The staircase is decorated with a set of neoclassical murals by Puvis de Chavannes:
Yellow Sienese marble gives the staircase and the arcade above a golden glow on even the grayest winter day:
And there are cats:
John Singer Sargent's Triumph of Religion murals, installed in 1919, are perhaps his grandest, most imaginative and visionary works. That said, I prefer his dashed-off watercolors and many of his quieter portraits and landscapes to this tour de force. But on a cold winter afternoon, this much beauty, color, and gold does act like a tonic.
Here you've got an Egyptian pharaoh and his weird, winged god battling an Assyrian king and his gods, with a bunch of young, naked guys directly in the line of fire. Meanwhile, downstairs, Moses is trying to present his Commandments despite the racket, but no one can hear a thing:
The mural cycle is unfinished; some say Sargent abandoned it because he was grieving over the death of his beloved niece and model Rose Marie, who had died at 24 the previous spring, in Paris, when the church where she was attending a Good Friday concert was hit by a German missile. Rose Marie appears in the mural as a medieval woman symbolizing The Church. I didn't get a good photo; the murals are dimly lit so it's hard to shoot many of them. Read more about Rose Marie and her portrait in the mural here.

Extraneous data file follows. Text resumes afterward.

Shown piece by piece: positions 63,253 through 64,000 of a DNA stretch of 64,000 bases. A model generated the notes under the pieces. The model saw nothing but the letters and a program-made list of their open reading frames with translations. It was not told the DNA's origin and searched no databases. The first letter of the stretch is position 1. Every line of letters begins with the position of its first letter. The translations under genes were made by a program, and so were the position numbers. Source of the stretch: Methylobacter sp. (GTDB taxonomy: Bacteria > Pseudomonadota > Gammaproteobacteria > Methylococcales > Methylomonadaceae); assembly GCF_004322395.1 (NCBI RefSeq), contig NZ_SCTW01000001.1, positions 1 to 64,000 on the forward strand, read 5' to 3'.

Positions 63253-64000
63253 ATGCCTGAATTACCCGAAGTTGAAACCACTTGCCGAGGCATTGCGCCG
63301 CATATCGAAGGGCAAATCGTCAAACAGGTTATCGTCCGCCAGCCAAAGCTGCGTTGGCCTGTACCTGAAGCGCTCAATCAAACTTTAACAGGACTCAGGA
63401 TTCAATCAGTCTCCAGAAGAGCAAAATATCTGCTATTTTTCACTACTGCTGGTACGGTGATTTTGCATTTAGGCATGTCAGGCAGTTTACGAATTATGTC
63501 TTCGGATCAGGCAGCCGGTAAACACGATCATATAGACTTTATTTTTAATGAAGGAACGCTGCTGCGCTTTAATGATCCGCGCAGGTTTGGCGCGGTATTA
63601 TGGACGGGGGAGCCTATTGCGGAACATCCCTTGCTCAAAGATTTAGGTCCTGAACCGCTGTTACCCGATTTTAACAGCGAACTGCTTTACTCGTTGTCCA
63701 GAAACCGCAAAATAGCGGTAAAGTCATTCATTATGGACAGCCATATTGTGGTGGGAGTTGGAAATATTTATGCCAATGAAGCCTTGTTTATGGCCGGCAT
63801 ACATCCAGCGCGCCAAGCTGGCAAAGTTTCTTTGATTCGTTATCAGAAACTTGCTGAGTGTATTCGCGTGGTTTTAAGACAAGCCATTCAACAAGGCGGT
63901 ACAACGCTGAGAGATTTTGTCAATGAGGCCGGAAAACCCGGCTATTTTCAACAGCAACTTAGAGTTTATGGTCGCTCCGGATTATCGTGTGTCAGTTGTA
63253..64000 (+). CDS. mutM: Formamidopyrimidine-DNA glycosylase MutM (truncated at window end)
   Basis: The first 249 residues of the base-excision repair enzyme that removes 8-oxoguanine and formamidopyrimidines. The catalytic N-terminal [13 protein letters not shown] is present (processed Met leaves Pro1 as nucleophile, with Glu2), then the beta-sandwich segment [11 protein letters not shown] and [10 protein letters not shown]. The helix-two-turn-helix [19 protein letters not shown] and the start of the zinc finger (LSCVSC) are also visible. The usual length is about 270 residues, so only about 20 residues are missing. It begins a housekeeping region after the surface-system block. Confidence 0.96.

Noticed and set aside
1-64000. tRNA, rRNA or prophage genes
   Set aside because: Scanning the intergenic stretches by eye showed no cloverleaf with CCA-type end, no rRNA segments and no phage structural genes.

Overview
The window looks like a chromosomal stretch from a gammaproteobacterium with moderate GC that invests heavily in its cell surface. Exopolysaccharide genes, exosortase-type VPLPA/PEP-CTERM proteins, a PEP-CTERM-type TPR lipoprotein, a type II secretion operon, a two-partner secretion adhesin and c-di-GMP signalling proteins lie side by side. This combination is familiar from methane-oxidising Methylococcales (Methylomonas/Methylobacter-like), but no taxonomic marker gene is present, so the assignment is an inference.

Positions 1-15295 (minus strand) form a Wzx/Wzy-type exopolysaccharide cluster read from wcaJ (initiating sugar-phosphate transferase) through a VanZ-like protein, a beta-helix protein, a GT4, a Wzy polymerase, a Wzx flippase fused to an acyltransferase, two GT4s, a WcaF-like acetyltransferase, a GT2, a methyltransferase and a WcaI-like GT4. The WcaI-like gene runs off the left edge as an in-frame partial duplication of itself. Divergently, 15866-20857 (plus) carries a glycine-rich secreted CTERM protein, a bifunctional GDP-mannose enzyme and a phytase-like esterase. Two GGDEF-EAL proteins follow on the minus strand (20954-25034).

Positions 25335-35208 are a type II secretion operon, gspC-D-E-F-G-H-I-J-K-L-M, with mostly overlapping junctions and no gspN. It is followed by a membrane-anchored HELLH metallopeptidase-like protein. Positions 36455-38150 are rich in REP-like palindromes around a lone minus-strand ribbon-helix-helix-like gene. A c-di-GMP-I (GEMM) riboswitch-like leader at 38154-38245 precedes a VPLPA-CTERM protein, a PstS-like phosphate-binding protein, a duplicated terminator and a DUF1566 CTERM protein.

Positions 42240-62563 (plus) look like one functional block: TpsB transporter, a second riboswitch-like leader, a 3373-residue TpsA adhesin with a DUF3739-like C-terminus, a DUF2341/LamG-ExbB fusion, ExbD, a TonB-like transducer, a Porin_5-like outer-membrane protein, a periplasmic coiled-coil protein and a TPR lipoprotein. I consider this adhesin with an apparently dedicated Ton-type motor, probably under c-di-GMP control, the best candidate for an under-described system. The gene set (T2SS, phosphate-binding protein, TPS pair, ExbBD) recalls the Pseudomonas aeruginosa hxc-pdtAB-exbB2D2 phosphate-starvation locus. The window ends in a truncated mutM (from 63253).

Thinking of Rose Marie always breaks my heart, but we were in an unusually buoyant mood that day: the Patriots had just won the Super Bowl against all odds, tying the game at the last minute, and then winning in unprecedented overtime. So when I saw this group, I thought they could be subtitled SB LI: The Fourth Quarter. The battle had been epic. Watching it felt like this:
I am not sure who this goddess is supposed to be, but I'm pretty sure those are gold 3D pinecones shooting out of the background. And I'm all for it.